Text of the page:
I admit I was in my share of such situations when I was an undergrad 40 years ago. I didn't like what happened a lot of times, but, looking back, most of my profs were right in what they did. It's all part of growing up and becoming a mature and responsible adult.

  3. Another possibility is that the prof has a policy of limiting questions after class. I do that not only for the professional reasons above, but also to give students a reason to visit office hours and to give me time to put away handouts and demonstration materials from the previous class, get out stuff for the next class, change powerpoint presentations, clean off the board, use the restroom, and get a bite to eat.

    It's also possible that the prof is just a jerk who doesn't like teaching. Hard to know from the brief snippet of data provided to the student columnist.

  4. Yeah, and because I 'do' questions I just spent 15 minutes with a student who came by (though I don't have office hours today) looking up faculty office locations for her so she could get signatures to get into closed classes. And how did I accomplish that? Was it my killer research skills or my years of experience with the university? No, I just typed in "Professor Jones Dongle University" into Google and found the office address. When I suggested she could do this herself, she insisted that the information was too hard to find. That is what happens when you "do" questions. In my case, because I teach freshmen and am contractually obligated to spoon-feed, coddle, and hold their tiny hands during Big Scary Google Searches, I had no choice, but I understand the "no questions" policy. Questions are rarely related to schoolwork. They are generally along the lines of "how do I do that thing that you showed us how to do in class, that you posted to Blackboards as a tutorial with screen shots, that you e-mailed us a link to a how-to video, that I could easily find by Googling - can you demonstrate that again? Cause when you showed it in class, it wasn't a convenient time, so show me again, right now." (Sorry about all the bad grammar in the above.)

  5. Students are a whiny lot, and long were, even when I was an undergrad back in the Jurassic Era of the early 1970s. Part of it is because they are young adults (as I was), still in the process of growing up, and won't be mature for several years, if at all.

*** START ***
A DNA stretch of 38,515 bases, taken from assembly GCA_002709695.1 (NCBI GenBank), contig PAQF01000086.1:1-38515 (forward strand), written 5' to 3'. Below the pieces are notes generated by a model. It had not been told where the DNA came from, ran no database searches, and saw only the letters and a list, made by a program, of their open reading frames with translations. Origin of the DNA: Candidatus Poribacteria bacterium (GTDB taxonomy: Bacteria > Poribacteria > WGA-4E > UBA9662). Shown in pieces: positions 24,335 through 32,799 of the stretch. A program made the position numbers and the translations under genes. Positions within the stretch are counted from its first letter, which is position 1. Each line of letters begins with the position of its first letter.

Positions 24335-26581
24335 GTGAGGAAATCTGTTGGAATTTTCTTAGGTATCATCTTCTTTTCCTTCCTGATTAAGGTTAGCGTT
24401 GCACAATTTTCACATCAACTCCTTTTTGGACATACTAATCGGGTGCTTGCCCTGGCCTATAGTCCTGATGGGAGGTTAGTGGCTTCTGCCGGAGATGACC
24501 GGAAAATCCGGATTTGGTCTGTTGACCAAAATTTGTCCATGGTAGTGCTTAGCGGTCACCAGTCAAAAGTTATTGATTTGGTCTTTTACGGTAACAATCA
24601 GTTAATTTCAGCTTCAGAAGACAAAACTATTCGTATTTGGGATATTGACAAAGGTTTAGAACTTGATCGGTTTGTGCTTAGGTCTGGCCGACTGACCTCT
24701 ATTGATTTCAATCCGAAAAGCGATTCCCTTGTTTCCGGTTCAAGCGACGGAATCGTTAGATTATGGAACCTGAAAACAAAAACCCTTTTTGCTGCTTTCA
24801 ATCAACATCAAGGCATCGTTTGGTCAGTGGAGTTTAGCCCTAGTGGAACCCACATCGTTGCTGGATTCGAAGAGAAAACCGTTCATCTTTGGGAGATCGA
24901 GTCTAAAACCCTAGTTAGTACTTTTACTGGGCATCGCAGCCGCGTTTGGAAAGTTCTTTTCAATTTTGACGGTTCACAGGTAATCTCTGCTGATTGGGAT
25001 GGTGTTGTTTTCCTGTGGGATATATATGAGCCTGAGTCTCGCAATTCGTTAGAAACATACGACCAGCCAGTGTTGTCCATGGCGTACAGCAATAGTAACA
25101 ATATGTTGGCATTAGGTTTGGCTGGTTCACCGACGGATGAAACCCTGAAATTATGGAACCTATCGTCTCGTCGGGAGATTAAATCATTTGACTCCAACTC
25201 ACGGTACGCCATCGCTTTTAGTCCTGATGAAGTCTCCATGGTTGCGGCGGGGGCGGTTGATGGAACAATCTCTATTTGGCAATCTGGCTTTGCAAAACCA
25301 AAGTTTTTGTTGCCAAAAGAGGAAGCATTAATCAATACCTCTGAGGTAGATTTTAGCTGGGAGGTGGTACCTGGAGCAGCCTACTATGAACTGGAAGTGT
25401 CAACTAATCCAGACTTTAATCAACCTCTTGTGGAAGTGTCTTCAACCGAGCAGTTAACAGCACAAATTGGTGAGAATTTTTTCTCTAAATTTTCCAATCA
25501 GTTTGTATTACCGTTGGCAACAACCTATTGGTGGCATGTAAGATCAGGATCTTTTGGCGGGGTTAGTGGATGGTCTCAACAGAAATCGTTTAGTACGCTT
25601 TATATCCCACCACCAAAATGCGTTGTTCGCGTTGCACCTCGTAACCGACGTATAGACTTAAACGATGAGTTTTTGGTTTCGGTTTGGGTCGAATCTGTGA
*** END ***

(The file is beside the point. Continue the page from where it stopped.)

But this generation takes their mewling and puking to another level. Sure, my fellow undergrads has their beefs with the system and life in general. The student newspaper at my alma mater often took issue with certain university policies or administrative decisions. Sometimes, though, these objections were justified and led to actual changes.

    However, nowadays, it seems that every little niggle or gripe is publicized, either by means of student journalism or, more likely, the so-called "social media". It makes me wonder what's happened since I was their age. Are they incapable of dealing problems or simply lazy and irresponsible? Is it the result of helicopter parenting in which Mommy and Daddy automatically took care of every little "owie", rather than getting Junior to take care of them by themselves? Or are they that narcissistic that every ache, pain, or perceived injustice must be used to draw attention to themselves?

    When I was an undergrad and I didn't get what I wanted, I sometimes fumed about it but I certainly didn't broadcast it to the rest of the university. As it turned out, I rolled up my sleeves, so to speak, and took care of business once I calmed down. Often, my profs were trying to teach me something by not always giving me what I wanted and I'm grateful for that.

    By the way, if you think this is unique to humans, watch what happens with baby birds once they're out of the nest. At first, they figure that their parents should keep feeding them, but they're often ignored. Eventually, hunger persuades them to take the initiative and they soon find out that fending for themselves does have its rewards.